1098 v 999 ON THE ROAD

The 999 gave Ducati's flagship models a hint of usability sorely lacking in its predecessors. Which way does the 1098 swing?

DUCATI 1098s

The 1098 sets new standards when it comes to road bikes. It has, quite certainly, the most useless mirrors I have ever encountered on a bike. Imagine trying to view the road behind through a shard of broken glass gaffered to a very short stick attached to the side of a vibrating fairing and you have an idea. But who cares? I love this bike.

Riding the new Duke on the road just highlights its track ability. The riding position is much more in the style of a Japanese sports bike with the seat high and bars low, but it isn't uncomfortable, just focused. Well, not uncomfortable next to other sporty machines anyway. If you're used to riding Japanese bikes the 1098's seating position will feel pretty natural, and if you ride a 916 it will feel identical!

On the move the Ducati feels sharp and focused, like a well set-up track bike. The brakes are instant but with feel, the handling on a par with the Japanese sports bikes and the engine... well the engine is just stunning.

Although it only has a few extra cc the motor feels completely different to the 999. Open the throttle hard (it takes a big turn, in typical Ducati way) in first and the Ducati rockets forward as well as upwards while the exhaust provides a wonderful deep drone as backing soundtrack. The gearbox is precise, clutch heavy and the fuel injection, although very instant in its delivery, is clean and usable enough for this not to be an issue.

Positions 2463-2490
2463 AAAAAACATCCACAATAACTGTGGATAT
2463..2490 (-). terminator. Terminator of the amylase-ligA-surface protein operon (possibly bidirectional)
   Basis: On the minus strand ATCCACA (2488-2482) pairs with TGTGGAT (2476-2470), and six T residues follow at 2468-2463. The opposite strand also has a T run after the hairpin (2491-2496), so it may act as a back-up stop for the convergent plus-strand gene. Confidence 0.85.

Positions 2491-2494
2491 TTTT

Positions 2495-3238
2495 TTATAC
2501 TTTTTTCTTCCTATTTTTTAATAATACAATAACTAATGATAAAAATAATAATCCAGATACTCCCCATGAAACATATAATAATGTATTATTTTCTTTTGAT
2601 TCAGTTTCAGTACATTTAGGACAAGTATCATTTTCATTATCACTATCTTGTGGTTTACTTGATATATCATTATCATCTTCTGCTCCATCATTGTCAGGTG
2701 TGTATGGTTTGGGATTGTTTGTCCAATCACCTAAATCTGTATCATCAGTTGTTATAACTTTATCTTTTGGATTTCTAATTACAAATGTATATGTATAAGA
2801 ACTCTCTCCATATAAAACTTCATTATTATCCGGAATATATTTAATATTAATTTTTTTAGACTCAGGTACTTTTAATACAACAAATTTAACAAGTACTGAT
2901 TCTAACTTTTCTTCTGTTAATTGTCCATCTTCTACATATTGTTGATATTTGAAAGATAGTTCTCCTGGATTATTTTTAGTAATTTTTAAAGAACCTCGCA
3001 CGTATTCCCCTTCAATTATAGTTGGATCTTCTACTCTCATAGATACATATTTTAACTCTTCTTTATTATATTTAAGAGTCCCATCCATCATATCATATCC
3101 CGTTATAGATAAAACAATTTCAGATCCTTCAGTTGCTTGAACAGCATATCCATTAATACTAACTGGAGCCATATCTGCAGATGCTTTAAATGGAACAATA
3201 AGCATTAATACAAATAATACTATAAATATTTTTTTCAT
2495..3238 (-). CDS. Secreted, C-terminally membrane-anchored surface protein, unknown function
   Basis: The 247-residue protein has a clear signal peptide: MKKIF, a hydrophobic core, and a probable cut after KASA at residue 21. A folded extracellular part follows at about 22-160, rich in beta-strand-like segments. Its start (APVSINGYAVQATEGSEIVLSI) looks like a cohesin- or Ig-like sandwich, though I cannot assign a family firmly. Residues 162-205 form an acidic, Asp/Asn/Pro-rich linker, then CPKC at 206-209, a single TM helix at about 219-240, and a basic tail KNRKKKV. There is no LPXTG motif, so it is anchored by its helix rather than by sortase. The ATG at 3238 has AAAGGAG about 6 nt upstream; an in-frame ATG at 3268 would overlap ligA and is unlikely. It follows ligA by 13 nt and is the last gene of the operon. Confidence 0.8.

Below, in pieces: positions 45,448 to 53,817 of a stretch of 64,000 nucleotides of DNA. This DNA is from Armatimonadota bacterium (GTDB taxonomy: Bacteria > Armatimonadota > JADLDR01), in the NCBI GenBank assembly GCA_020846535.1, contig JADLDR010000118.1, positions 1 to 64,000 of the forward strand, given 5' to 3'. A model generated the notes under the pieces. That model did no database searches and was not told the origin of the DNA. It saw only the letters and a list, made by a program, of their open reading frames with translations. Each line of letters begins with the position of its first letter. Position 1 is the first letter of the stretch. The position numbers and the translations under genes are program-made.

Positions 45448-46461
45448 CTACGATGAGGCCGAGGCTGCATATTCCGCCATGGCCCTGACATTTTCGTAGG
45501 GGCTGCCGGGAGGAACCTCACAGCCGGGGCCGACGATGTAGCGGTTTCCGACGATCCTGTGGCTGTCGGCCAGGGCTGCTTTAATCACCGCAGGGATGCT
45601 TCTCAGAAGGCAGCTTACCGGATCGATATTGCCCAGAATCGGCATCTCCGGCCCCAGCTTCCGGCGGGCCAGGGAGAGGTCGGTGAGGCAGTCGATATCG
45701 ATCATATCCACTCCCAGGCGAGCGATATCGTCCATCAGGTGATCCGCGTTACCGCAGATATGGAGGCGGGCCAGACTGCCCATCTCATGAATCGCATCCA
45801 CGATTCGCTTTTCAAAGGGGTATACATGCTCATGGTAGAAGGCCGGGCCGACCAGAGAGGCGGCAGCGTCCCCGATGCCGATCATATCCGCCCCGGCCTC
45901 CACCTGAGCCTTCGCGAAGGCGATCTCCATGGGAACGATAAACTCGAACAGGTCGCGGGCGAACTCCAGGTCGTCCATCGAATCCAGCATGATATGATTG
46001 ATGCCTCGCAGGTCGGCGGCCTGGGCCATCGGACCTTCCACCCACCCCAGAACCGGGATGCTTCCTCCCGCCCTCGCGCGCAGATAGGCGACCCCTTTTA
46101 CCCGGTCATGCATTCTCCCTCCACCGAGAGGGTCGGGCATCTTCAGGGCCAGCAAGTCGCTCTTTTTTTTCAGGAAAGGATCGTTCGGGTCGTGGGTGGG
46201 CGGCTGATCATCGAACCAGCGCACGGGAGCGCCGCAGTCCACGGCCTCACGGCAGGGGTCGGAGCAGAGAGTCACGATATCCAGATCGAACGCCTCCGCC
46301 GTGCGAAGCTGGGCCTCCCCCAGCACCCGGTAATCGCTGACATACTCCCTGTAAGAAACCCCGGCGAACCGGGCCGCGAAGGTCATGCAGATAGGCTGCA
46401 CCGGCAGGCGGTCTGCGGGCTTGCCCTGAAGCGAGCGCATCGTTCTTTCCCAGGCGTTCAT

On the road you have to be a bit careful with the 1098 because it's a lot faster than it feels. Like all twins the big Duke doesn't feel fast because of the lazy nature of the engine, but with a genuine 141bhp this is a fast bike. Keep a wary eye on that beautiful digital display.

But the best thing about riding the 1098 on the road is the feeling you get and the attention you get. Like the 916 when it was first unveiled everyone stares at the 1098. It has returned the sex appeal to Ducati that was sadly missing through the 999 years, but at the same time it's offering a modicum of road civility - just watch the speed.

DUCATI 999s

It's taken Ducati four years but the latest generation of 999 (the ones with the colour matched frame that came out in 2005) are at last where that bike should have been when it was launched.

I've always enjoyed riding this model of Ducati on the road, despite its limitations. True, the look takes some getting used to and it's taken until the 1098 to find a bike with worse mirrors. Plus the stand is almost impossible to get at, the clocks are odd, and the tail unit unattractive. But you don't really notice these things when you ride it. Apart from the mirrors that is, the rest I can put down to 'character'.

Compared to the 1098, the 999 feels really long, low and narrow. Sit on it and you feel like your knees could touch together. It's quite a spindly feeling bike with a riding position unlike most other machines. You sit quite flat on a 999 while still stretching for the bars, almost like a race bike from the olden days.

The motor, although lacking 20bhp compared to the 1098, is still a beauty. Gentle, relaxing, lazy power right the way through the range with a subdued but still pleasant exhaust note. I spent about two weeks last year with a 999s as my day-to-day transport and it really was a lovely bike to ride, in fact I did over 1000 miles on it during that time.

While the handling isn't as sharp as the 1098 and requires a lot more rider input, the 999 is still a great bike on smooth corners. You wouldn't fancy pinging down a bumpy back road on it but get a smooth flow going and it's very rewarding and brilliant to ride.

If Ducati had simply made the 999 look like the 1098 and left the rest of the bike unchanged I wouldn't have been upset. As it is the men from Bologna have spoiled us and because the 1098 is so good it has made the 999 feel, and look, worse than it actually is. A well priced, second-hand, 2005-on 999 is still a great bike, but the 1098 is stunning. If you've got 14 grand spare...